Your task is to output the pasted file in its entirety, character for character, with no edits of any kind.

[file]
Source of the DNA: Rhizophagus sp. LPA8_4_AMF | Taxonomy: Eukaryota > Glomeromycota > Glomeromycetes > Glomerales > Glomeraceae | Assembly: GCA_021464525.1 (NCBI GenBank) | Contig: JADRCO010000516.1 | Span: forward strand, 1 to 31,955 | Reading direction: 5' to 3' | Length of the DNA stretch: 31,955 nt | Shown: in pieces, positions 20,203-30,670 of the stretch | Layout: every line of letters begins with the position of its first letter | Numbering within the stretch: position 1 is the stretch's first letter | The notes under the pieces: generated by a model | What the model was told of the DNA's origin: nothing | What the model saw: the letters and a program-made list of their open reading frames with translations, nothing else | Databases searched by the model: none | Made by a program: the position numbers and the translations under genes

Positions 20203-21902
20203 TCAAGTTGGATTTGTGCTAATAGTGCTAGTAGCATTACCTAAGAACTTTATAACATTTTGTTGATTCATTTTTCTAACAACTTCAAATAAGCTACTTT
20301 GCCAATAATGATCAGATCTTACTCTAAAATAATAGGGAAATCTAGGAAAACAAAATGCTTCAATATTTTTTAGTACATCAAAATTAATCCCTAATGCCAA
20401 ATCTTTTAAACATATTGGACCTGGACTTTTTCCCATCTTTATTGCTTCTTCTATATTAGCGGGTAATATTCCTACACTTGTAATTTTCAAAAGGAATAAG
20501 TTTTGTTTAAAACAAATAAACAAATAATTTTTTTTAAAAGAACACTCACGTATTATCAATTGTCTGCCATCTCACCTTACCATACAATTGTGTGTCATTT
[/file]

Source of the DNA: Rhizophagus sp. LPA8_4_AMF | Taxonomy: Eukaryota > Glomeromycota > Glomeromycetes > Glomerales > Glomeraceae | Assembly: GCA_021464525.1 (NCBI GenBank) | Contig: JADRCO010000516.1 | Span: forward strand, 1 to 31,955 | Reading direction: 5' to 3' | Length of the DNA stretch: 31,955 nt | Shown: in pieces, positions 20,203-30,670 of the stretch | Layout: every line of letters begins with the position of its first letter | Numbering within the stretch: position 1 is the stretch's first letter | The notes under the pieces: generated by a model | What the model was told of the DNA's origin: nothing | What the model saw: the letters and a program-made list of their open reading frames with translations, nothing else | Databases searched by the model: none | Made by a program: the position numbers and the translations under genes

Positions 20203-21902
20203 TCAAGTTGGATTTGTGCTAATAGTGCTAGTAGCATTACCTAAGAACTTTATAACATTTTGTTGATTCATTTTTCTAACAACTTCAAATAAGCTACTTT
20301 GCCAATAATGATCAGATCTTACTCTAAAATAATAGGGAAATCTAGGAAAACAAAATGCTTCAATATTTTTTAGTACATCAAAATTAATCCCTAATGCCAA
20401 ATCTTTTAAACATATTGGACCTGGACTTTTTCCCATCTTTATTGCTTCTTCTATATTAGCGGGTAATATTCCTACACTTGTAATTTTCAAAAGGAATAAG
20501 TTTTGTTTAAAACAAATAAACAAATAATTTTTTTTAAAAGAACACTCACGTATTATCAATTGTCTGCCATCTCACCTTACCATACAATTGTGTGTCATTT